Mathematician finds ‘real-world’ opportunities in a change of direction

The decision to pursue postgraduate study is often not easy to make, evident in Atefeh “Honi” Rahimi’s journey so far. Her unconventional route also includes her husband, Ali, as a key factor.

It started three years ago, when Ali was looking for a new challenge and a change in environment. After receiving offers to PhD programmes from universities throughout Canada, Germany and Australia, he settled with the University of Auckland for its ranking, Tāmaki Makaurau’s multicultural demographic, the weather — “somewhere that isn’t too hot, but also does not have Iran’s -10°C winters” — and upon recommendations from friends here.

“I actually didn’t want to go abroad at first” Atefeh admits. “I was happy in Iran, so this put a strain on our relationship but I decided to follow anyway.”

At the time, she was working as a teacher and wanted to continue doing that. She applied for a work visa and tried looking for teaching opportunities in New Zealand, but found it difficult to qualify. The couple found some certificates for international students intending to work in the field, but costs were high, so she worked on a project at the University’s Department of Mathematics.

“My masters and bachelors were in pure mathematics, so that was where I went to and at the time, thought about if I was prepared to continue my education”, Atefeh says. Two months later, she realised the project wasn’t interesting to her, so she considered a future with the Department of Engineering Science, where Ali already is.

A conversation with a friend who was already supervised by Dr Mike O’Sullivan led to Atefeh approaching the lecturer. She was particularly grateful to be given a chance to work with him in spite of her background in pure mathematics — programming did not come naturally to her, she spent around ten hours a day in the first few weeks to get used to working with the code.

“Mike’s feedback was really good, because he understood my background in mathematics and made the effort to work with it. He was really supportive and encouraging, which motivated me to keep it up. It was a great experience”, she says.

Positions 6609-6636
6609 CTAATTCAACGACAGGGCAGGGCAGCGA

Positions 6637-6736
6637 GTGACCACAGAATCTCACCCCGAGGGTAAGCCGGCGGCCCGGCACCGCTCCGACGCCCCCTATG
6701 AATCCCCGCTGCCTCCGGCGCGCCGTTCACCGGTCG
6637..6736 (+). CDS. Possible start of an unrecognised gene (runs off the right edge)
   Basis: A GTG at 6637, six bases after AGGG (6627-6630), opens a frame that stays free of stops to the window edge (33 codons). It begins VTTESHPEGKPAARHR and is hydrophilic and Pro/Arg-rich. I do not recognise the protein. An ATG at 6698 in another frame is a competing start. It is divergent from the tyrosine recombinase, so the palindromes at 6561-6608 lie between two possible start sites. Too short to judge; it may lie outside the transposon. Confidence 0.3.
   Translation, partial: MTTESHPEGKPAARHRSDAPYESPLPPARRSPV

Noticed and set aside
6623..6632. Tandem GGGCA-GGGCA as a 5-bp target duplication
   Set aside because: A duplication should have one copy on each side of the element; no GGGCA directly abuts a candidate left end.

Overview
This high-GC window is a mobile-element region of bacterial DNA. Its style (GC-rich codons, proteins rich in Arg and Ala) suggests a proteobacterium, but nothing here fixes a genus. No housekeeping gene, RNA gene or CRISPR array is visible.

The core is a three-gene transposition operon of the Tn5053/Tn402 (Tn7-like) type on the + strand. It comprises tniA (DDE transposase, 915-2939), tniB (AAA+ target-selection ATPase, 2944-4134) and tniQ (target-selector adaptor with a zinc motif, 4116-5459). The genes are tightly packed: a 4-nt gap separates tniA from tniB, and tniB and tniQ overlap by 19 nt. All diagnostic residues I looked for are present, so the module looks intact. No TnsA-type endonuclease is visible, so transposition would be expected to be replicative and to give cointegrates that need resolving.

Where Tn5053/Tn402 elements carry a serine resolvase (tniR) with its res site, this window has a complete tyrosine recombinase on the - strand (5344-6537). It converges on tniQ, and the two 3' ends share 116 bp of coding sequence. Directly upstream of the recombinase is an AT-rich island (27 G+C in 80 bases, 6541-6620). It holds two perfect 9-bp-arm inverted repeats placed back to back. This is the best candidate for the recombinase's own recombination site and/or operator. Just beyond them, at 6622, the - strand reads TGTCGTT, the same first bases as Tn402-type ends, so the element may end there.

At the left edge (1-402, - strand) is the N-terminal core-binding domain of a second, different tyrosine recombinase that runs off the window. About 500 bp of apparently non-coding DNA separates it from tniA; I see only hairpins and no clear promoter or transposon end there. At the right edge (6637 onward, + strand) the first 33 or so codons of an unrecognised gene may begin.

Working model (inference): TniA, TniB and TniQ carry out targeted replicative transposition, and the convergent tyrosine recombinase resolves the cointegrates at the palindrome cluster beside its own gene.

The project she worked on involved simulating the behaviour of patients going through hospital treatment from entry to exit. Part of it includes synthesising data from the Dargaville Medical Centre and creating models using software languages. As a pure mathematician, she found the experience of working with real-world data and problems to be interesting. Along with Dr O’Sullivan, she soon considered applying to do a PhD at the department.

“He was a pleasure to work with and we enjoyed working together, so we made a plan, and I’m excited about it.”

She has since accepted her conditional offer and will very soon be one of the Department of Engineering Science and Dr O’Sullivan’s newest PhD candidates, a decision that Ali is no doubt pleased with. “She’s really hardworking and once she gets to it, she doesn't get distracted by anything around her. I love seeing that and her future here”, he says.

The couple admits that the move — like any move abroad — was initially challenging, but they have no regrets and credit Aotearoa’s people as being vital to their enjoyment of the country. “Compared to other places, we saw the behaviour of the people and we learned that New Zealanders are extremely kind”, Atefeh adds.

The theme of kindness was particularly relevant throughout COVID-19. They were both impressed with the supportive nature of the people and the strict, scientifically-backed decisions made to prevent transmission of the virus.

For Atefeh, there is another opportunity to be excited about: her work with Dr O’Sullivan led to her recently being added to the wider team involved with COVID-19, mostly in simulating models with data from medical centres. Though this is still at its early stages for her, both her and Ali are excited to see what real-world results will come out of it.

Ali, whose background was in applied mathematics, is now working on multi-objective optimisation problems with Dr Andrea Raith, which involves the development of algorithms to solve problems with supply and demand.

“He’s gone a little bit mathematical”, Atefeh jokes. “We met at university, both doing mathematics, but my bachelors and masters were pure and his were applied. My mind was completely mathematical, but here I am now, doing practical stuff!”

“I am a little bit jealous sometimes... but I do really love my project and like working in optimisation problems and have always wanted to do a PhD”, Ali adds. “I just want to keep learning more about this, and someday apply my knowledge to solve problems in industry.”

When they’re not solving problems with mathematics, Atefeh and Ali have also found a close-knit group of friends in their colleagues at Engineering Science, as well as from the Auckland Bioengineering Institute, who are based in the same building.

“There are actually a lot of Iranians here too!”, Atefeh says. “I’m glad I came, and everything changed for me. And the future looks better because I’ve been learning so much. I’m really happy now — really!”